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Lethal means safety is key to suicide prevention

  • Published
  • By Karin A. Orvis
  • Defense Suicide Prevention Office

Every death by suicide is an unnerving tragedy, and the Defense Department is taking a comprehensive public health approach to save lives through widespread education and evidence-based prevention practices in the face of one of the military's — and the nation's — most vexing public health crises.

There is no simple reason why anyone, including a service member, takes his or her life. As with civilians, military personnel and their families are not immune from life's daily challenges, and there's no single solution to preventing suicide.

DOD recognizes the complex interplay of risk and protective factors and take a bundled approach to prevention that focuses on reducing suicide risk for service members and their families. Service-related challenges can play a role in service members' and their families' circumstances — exposure to the battlefield may result in traumatic injuries or compounding stressors, for example.

But this doesn't tell the whole story. The complexity extends to social and environmental factors: relationship and financial challenges, substance abuse, or legal issues, can also contribute to a downward spiral and suicidal thoughts.

A focus on lethal means safety is one centerpiece in the DOD's suicide prevention efforts. Lethal means are objects (e.g., firearms, medications, sharp objects) that can be used to engage in suicidal behavior. Safety measures that secure lethal means include safe storage options such as cable locks, locked safes and medication lock boxes. Safe storage of lethal means is an evidence-based part of a comprehensive suicide prevention strategy; it also includes safe prescribing practices of medications and safety counseling to reduce the risk of suicide by limiting access to all lethal means.

DOD's "Annual Suicide Report" for 2020 showed that firearms were the primary method of suicide for service members (approximately 70% across DOD) and for more than half of our military family members.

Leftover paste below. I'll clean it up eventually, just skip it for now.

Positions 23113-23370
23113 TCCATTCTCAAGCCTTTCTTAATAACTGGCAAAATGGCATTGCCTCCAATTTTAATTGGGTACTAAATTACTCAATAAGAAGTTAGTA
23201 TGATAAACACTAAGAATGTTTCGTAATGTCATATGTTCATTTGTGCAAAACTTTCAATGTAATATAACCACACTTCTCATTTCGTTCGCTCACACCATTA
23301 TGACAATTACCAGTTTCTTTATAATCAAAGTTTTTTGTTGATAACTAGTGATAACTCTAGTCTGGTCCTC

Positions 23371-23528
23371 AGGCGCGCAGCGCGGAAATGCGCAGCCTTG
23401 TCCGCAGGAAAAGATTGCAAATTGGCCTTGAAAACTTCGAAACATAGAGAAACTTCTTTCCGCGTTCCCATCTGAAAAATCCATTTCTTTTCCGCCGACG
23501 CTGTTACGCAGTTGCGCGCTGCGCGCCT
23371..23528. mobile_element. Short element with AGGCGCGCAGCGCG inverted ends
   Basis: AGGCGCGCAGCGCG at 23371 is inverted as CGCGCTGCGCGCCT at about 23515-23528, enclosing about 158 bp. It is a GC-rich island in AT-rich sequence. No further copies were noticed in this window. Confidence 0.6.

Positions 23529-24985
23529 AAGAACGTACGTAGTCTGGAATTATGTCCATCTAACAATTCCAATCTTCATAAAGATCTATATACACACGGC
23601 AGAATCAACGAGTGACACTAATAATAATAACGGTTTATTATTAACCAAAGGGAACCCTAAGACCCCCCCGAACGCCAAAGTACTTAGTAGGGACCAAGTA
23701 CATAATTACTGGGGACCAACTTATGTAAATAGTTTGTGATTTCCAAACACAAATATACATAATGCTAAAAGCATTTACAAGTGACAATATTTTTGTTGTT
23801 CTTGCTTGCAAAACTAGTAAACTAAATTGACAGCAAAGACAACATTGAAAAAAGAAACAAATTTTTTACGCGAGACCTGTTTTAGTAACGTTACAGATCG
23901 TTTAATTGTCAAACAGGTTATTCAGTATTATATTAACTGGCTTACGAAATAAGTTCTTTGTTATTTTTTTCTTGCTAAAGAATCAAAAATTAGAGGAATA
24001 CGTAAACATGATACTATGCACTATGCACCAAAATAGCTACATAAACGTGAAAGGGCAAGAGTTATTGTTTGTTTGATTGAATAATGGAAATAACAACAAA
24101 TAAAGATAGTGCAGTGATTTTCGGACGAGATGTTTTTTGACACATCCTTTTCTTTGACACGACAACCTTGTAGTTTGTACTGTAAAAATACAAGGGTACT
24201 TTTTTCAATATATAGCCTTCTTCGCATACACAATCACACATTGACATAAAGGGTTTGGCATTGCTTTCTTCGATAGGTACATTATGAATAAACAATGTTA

Research tells us that while owning a firearm does not cause someone to be suicidal, storing a loaded firearm at home increases risk suicide for everyone in that household. Likewise, our data show us that medications are the leading method for suicide attempts. This is a primary reason DOD's education and communications put a spotlight on safe storage, personally-owned firearms and medications.
Prolonged stress and the stigma of seeking help and support can also characterize aspects of military family life. At the same time, DOD and national research indicate that protective factors — such as social connectedness and feelings of belonging — are buffers against suicide risk.

Traditional military culture and the premium it places on self-reliance also plays a role; prevailing attitudes often work against service members and their families getting help for mental health conditions or other life challenges. Although receding, stigmas can still reinforce a service member's tendency to handle challenges internally; fear of negative career impacts is a concern.

Consider these statistics:

  • Suicide was among the top 10 leading causes of death among Americans ages 10-64.
  • It's the second leading cause of death for people ages 10-34, according to the Centers for Disease Control and Prevention.